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Animal Welfare - Recent Reports and Comments

Animal Welfare vol 23 issue 1 Volume 23
Issue 1
February 2014

Canadian code of practice for the care and handling of beef cattle

In September 2013, the Canadian National Farm Animal Care Council published a code of practice for care and handling of beef cattle that updates an earlier (1991) edition. Canada is a member of the OIE, the World Organisation for Animal Health, and in revising this code, the OIE's new (2012) guidelines for beef cattle production were kept in mind. The preface sketches out some aspects of the approach and philosophy: “This Code focuses on the animal. Where possible, it is outcome-based, and is intended to achieve a workable balance between the best interests of the cattle, producers, and consumers. It recognizes the basic principle that the well-being of cattle is a prime consideration and that cattle treated well benefit produce”.

This code does not use the Five Freedoms to provide a framework but tackles the subject under five other headings. These are: environment, feed and water, health, transportation, and on-farm euthanasia. It is science-based and 55 references are cited. There are appendices on body condition scoring, nutrient requirements, calving — when and how to get help, assessment of fitness to transport, and secondary kill steps in euthanasia — bleeding out and pithing. There is a section listing sources of further information within Canada.

In each section, a brief introduction to the topic is followed by notes which specify requirements (including both legal obligations or industry expectations of what is acceptable), for example: “Dehorning must be performed only by competent personnel using proper, well-maintained tools and accepted techniques”. Following this, recommended practices are outlined, eg: “avoid dehorning at the time of weaning to reduce stress”. The dates and impacts of forthcoming legislative changes to the requirements are made clear eg: “Effective January 1, 2016: Use pain control, in consultation with your veterinarian to mitigate pain associated with dehorning calves after horn bud attachment”.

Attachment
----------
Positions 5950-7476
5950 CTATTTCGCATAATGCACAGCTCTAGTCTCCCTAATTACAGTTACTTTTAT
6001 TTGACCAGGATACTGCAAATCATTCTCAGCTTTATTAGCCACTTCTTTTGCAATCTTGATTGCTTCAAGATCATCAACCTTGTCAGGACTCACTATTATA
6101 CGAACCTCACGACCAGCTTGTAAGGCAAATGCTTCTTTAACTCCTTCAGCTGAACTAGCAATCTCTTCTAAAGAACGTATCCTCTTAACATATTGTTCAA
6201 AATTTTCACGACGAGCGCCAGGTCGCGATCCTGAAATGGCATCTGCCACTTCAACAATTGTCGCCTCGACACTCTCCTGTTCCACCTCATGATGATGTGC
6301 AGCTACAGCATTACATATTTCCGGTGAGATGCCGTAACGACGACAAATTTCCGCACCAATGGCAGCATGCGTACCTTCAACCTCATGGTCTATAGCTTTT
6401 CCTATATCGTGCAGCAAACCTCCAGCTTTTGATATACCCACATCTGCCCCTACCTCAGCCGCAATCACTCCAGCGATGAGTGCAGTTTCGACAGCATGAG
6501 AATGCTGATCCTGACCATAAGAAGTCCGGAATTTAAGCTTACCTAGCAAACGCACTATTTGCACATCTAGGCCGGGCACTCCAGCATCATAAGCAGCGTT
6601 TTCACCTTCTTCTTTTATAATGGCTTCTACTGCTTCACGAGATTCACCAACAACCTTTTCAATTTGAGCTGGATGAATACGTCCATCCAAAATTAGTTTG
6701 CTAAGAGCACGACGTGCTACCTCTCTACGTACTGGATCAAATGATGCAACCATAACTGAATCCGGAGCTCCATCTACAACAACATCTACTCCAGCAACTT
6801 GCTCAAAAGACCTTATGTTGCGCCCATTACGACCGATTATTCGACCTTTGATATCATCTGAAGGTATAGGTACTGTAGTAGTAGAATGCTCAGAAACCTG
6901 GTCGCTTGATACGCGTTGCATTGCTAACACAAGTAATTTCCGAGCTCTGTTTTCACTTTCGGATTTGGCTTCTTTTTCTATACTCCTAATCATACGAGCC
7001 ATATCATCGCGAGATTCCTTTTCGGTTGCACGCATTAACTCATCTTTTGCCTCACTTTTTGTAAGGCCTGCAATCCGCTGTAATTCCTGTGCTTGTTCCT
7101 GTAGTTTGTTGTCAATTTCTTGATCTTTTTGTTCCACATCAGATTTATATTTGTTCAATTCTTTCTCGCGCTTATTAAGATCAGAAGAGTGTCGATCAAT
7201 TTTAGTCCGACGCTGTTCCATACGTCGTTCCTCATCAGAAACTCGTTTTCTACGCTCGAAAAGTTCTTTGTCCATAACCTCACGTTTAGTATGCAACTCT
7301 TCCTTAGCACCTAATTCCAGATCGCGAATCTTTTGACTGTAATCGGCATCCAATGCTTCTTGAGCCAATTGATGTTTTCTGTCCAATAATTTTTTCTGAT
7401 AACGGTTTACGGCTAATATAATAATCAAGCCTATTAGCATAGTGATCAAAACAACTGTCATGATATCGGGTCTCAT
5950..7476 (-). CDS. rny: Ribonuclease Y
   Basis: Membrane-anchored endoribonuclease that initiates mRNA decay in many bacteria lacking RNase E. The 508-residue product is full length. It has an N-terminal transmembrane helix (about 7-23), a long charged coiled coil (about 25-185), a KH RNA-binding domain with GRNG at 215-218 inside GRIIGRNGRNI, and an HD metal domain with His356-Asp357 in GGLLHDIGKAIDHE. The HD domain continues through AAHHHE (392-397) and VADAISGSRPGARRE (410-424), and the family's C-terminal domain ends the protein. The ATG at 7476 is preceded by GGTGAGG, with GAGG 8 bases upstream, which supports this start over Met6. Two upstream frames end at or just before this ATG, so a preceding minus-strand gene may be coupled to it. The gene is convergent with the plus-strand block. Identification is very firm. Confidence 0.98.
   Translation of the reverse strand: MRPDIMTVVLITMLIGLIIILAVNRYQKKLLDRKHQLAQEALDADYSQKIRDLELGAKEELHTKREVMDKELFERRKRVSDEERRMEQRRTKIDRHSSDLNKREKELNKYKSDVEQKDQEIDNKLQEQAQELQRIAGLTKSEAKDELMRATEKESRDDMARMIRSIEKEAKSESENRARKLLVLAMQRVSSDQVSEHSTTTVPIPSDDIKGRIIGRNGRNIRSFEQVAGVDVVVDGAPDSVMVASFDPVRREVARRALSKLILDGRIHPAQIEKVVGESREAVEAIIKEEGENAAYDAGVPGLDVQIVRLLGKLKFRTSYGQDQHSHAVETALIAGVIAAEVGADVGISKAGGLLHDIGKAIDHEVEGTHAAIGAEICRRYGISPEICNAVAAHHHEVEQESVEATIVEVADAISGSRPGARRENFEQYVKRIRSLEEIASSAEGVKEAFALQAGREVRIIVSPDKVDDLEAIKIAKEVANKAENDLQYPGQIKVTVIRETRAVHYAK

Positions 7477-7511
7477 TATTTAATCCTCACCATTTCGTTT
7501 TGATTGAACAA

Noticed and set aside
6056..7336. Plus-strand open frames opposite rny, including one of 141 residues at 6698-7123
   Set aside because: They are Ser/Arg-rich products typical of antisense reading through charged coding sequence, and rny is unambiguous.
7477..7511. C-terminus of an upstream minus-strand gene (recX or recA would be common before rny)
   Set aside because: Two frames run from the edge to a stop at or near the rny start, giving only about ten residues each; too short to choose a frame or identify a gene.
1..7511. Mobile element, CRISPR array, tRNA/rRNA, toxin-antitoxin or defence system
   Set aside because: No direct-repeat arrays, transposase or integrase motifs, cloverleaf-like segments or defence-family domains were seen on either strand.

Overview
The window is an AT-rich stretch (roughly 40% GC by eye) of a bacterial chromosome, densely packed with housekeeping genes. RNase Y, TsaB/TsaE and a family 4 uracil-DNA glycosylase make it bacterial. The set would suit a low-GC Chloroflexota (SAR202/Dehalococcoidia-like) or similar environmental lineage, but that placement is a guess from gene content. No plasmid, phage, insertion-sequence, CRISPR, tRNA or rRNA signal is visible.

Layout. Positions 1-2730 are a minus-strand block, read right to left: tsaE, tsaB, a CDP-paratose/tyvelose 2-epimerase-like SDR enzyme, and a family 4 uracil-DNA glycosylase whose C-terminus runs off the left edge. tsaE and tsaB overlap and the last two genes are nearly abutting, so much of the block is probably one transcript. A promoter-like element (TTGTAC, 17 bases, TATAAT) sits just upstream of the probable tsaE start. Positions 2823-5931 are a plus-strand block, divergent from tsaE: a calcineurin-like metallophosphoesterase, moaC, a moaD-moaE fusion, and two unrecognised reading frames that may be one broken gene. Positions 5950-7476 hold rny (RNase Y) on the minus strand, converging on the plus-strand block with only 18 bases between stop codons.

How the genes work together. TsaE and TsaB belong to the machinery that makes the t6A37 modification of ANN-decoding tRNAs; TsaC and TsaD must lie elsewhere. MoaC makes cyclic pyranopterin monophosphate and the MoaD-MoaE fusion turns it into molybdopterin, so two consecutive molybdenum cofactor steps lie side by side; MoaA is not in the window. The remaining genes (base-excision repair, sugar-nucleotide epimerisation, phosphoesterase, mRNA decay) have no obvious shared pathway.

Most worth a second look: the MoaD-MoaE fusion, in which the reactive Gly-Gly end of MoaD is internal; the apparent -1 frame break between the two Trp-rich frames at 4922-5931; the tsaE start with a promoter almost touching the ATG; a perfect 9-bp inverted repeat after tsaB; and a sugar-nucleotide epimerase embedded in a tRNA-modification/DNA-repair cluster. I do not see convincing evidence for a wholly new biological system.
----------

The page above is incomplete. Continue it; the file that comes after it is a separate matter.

Code of Practice for the Care and Handling of Beef Cattle (September 2013). A4, 68 pages. Canadian Cattlemen’s Association (CCA) and the National Farm Animal Care Council (NFACC) of Canada. ISBN 978-0-9920910-0-2 (book), ISBN 978-0-9920910-2-6 (electronic book text).
Available at: http://www.nfacc.ca/pdfs/codes/beef_code_of_practice.pdf.

JK Kirkwood,

Review of stunning methods for poultry

Under the new EU regulation (1099/2009) on the protection of animals at the time of killing, the European Commission is obliged to review slaughter methods for poultry and to report on these to the European Council and Parliament. This is because the European Food Standards Agency recommended, in 2004, the phasing out of water-bath stunning of poultry because of welfare concerns and the need, therefore, to review the feasibility, and advantages and disadvantages, of alternative methods. To inform these considerations, the Commission called for bids to review the scale of the use of water-bath stunners for poultry in Europe, the possible alternatives and their socio-economic and environmental impacts, and the feasibility of phasing out the use of water-bath stunning. The project was awarded to the Food Chain Evaluation Consortium, and its final report, submitted to the EC in December 2012, was published in October (see details below).

The report estimates that 5.8 billion broilers were slaughtered in Europe in 2011 and that 81% of these were stunned by the water-bath method. This method is used also for the majority of laying hens and turkeys. There has been growth in the use of controlled atmosphere stunning (CAS) but the water-bath method remains predominant because of economic and other factors (for example, CAS is generally not accepted for religious slaughter). The report expects a relative, but limited, further increase in the proportion of birds slaughtered using CAS as stricter requirements about the water-bath method, under Regulation 1099/2009, come into effect in coming years. Beyond that, it seems that to drive further change towards phasing out of the water-bath method would require additional incentives or a mandatory ban. Pointing to various difficulties foreseen with the latter, the report concludes: “On balance, and taking into account the imminent entry into force of Regulation (EC) No 1099/99, it is recommended that no further action in terms of a ban be taken at this point in time. The use of stunning systems should, however, be monitored against the background of the Regulation over a period of three to five years in order to confirm the evolution of the use of systems and to consider the development of further alternatives”.